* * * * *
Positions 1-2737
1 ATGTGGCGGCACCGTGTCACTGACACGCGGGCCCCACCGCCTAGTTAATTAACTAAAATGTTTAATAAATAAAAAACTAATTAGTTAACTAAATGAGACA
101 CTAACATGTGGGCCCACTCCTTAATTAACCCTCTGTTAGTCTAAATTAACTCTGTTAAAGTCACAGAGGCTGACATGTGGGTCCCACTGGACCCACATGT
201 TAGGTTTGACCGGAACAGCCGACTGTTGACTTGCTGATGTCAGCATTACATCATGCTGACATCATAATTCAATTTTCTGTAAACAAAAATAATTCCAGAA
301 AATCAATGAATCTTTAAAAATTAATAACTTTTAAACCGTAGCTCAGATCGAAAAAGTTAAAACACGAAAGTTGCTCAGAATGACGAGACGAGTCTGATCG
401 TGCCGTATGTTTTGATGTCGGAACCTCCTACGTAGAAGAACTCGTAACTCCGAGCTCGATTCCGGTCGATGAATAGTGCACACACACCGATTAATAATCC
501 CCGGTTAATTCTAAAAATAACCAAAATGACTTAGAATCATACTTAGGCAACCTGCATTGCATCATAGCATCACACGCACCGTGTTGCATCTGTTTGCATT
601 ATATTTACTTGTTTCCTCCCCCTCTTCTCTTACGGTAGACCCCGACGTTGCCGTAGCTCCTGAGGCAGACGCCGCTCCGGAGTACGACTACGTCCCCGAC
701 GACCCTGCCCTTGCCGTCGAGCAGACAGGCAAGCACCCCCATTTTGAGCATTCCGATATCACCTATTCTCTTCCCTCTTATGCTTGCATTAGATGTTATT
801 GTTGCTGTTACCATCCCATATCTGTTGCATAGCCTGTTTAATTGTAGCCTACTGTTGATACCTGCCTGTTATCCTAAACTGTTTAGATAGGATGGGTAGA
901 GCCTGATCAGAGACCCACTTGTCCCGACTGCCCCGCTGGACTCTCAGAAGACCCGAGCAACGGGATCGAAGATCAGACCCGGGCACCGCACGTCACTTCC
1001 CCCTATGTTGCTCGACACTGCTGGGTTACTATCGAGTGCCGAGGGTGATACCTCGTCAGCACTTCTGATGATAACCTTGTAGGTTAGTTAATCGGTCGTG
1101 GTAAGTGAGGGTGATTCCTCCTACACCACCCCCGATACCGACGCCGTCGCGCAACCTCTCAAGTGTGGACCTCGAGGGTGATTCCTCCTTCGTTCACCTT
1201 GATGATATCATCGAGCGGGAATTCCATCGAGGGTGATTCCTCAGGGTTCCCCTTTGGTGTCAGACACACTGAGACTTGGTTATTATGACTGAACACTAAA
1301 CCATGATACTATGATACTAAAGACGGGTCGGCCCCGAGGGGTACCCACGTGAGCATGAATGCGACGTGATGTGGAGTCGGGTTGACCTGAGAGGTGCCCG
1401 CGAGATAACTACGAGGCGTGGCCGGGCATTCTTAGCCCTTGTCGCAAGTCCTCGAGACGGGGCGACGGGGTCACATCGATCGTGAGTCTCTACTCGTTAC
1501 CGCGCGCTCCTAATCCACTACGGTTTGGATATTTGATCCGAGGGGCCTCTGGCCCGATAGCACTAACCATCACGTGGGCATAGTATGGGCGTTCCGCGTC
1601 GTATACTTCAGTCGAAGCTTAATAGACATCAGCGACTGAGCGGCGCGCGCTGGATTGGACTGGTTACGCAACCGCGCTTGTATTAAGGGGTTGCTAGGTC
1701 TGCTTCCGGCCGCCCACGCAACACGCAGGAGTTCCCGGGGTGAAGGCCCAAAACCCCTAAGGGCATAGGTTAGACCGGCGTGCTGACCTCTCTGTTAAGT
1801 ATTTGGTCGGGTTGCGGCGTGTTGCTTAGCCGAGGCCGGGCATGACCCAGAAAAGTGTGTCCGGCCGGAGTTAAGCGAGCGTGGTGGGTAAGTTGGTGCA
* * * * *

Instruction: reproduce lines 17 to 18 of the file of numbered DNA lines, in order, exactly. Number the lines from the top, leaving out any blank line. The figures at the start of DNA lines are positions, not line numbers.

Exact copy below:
1501 CGCGCGCTCCTAATCCACTACGGTTTGGATATTTGATCCGAGGGGCCTCTGGCCCGATAGCACTAACCATCACGTGGGCATAGTATGGGCGTTCCGCGTC
1601 GTATACTTCAGTCGAAGCTTAATAGACATCAGCGACTGAGCGGCGCGCGCTGGATTGGACTGGTTACGCAACCGCGCTTGTATTAAGGGGTTGCTAGGTC